Happy New Year, Y’all

Helloooooo out there!
Happy New Year, everybody!

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BE HAPPY! Your choice.
ūüėė iz
Later.
p.s. found leaf heart above under my smiling tree

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Habits to Kick with Both Feet & Habits to Embrace

“If at first you don’t succeed, you’re running about average.”

(Marian Hamilton Alderson)

“Average doesn’t cut it.”

(Me)

Note to self: do something, anything about the following:

    • Onion dip and potato chips¬†are not¬†a healthy dinner choice. If this is unavoidable, check out Clinton Kelly‘s recipe for homemade onion dip – it is beyond tasty.
    • Emotions are fickle; do not confuse with¬†truth.
    • Finish¬†one project before starting another. But there are so many, I get bored and am easily distracted …. oh, okay, take ADHD¬†vitamin and focus.
    • When¬†it becomes a choice to be kind or be right, always choose kind. Being right – and smug – ain’t all it’s cracked up to be. It is cracked. For me.
    • Always take bag when walking dog. Sometimes I forget and dog does his thing.¬†This situation is sort of like stepping on a crack – no bag and business means I will step in it shortly.
    • Keep your friends close and your frenemies at bay. Yeah, yeah … the saying says keep enemies closer. Ridiculous. Choosing to have a bad experience over a great one? Not an option for me.
    • Make a comment instead of pushing “Like” button when reading blog posts.This is¬†addressed to¬†me – “like” is great, so no haters. I push the “like” button all the time. But am going to attempt to do otherwise; if bloggers have taken the time to write and I have taken the time to read their posts, then it makes sense for me to commiserate, congratulate, admire … whatever. But you are welcome to “like” me anytime you want.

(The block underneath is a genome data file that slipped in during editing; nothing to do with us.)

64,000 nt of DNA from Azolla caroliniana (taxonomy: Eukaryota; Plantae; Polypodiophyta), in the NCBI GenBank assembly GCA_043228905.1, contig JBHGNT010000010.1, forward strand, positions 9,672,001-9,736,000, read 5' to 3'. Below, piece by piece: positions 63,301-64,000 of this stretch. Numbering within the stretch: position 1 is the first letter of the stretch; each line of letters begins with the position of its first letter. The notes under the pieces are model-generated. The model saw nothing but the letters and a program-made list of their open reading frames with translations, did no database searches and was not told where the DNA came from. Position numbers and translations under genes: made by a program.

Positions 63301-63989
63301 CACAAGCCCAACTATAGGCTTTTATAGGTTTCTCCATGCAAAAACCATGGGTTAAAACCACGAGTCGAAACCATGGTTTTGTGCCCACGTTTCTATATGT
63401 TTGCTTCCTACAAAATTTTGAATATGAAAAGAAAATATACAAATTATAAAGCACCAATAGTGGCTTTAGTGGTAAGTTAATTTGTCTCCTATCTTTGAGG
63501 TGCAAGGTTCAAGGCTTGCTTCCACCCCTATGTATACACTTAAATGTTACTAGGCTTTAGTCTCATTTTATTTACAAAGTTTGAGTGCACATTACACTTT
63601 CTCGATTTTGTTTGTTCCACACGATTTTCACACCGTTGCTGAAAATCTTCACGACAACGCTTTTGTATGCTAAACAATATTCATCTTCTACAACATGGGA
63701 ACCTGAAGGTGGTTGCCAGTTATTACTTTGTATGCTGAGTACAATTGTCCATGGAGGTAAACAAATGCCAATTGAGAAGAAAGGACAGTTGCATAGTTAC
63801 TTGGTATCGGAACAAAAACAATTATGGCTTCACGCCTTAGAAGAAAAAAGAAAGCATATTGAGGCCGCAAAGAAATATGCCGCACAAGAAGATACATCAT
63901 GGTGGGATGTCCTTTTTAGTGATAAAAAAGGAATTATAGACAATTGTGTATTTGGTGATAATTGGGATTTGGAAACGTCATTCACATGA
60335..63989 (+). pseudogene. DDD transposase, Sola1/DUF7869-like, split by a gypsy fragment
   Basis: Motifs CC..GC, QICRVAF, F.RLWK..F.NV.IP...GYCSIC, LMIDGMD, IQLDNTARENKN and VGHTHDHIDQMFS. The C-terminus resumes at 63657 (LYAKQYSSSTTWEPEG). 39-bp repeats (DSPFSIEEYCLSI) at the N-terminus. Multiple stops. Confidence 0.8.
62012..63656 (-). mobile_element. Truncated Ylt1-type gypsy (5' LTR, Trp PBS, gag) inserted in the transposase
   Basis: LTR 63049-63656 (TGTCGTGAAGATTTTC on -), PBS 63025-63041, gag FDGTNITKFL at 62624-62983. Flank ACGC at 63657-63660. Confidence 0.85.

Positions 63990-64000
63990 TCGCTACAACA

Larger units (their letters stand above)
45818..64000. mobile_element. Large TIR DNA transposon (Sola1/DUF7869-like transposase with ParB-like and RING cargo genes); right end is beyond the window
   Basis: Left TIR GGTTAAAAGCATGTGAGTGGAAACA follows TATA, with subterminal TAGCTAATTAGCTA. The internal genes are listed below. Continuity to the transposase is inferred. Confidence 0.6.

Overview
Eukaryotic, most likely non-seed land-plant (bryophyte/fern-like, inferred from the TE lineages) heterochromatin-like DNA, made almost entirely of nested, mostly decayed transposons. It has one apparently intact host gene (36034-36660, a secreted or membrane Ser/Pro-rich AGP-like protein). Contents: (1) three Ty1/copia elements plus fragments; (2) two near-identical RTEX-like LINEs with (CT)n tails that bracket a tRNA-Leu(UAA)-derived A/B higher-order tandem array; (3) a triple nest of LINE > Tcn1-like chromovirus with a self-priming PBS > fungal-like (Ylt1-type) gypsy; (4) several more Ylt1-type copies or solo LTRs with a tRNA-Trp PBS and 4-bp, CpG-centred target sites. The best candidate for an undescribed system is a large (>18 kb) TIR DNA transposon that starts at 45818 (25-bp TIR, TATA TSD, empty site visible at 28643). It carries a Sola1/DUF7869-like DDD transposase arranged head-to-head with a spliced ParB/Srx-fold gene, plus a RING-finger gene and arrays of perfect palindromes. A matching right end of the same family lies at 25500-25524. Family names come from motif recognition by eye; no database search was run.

• Stop¬†wearing clothes inside out. Happens all the time. Must slow down and look in mirror before exiting home. This sort of issue is crazy cat lady stuff. I don’t have a cat. And I’m not crazy. That’s a lie. A little bit crazy. Acknowledge contemporary insanity and slow down when dressing.
    • Lead with love and compassion. Yesterday, a woman came into the shop where I work. She was looking for a hat and veil for her best friend. Whose husband had passed¬†away. Although we’d never met, we spent a good hour trying to find the perfect pillbox hat for her bereaved friend to wear¬†to the funeral. During that time, we talked about any and everything. And when she left, tears were rolling down both our cheeks. She was an amazing example of leading with love. And a stellar reminder to me to do the same.
Dashing ….
Later.

Free Falling

Free falling. There are those times when you find yourself in a free fall. Gravity, disguised as circumstances, exhaustion, or emotions, just knocks your feet right out from under you. And you are free falling.

It’s not so much about the fall, itself, but¬†that you stop it. This is NOT the time to go with the flow.

Catastrophizing, whining, blaming … these are not options but negative motivators (oxymoron?) that¬†build nasty momentum. So, how do you stop the fall?

First, reach out. Grab some strong arms to hug you, seek loving ears to listen.

My very¬†wise friend, Renee, would say, “Shift“. Look at what “pushed” you, shift your perceptions, and find the lesson. Emotions are fickle, not to be trusted”. Ms. Shay would say, “It’s all about will – your will, your choice – and you have abundant, positive¬†choices.”

And then, the rest is up to me … or you. It always is. When I am in a free fall, it is often precipitated by control. Me trying to control anything, everything. And when anything, everything feels like I am herding cats, “tilting at windmills”, and bouncing off the same brick wall repeatedly, I know to stop. Just stop and listen.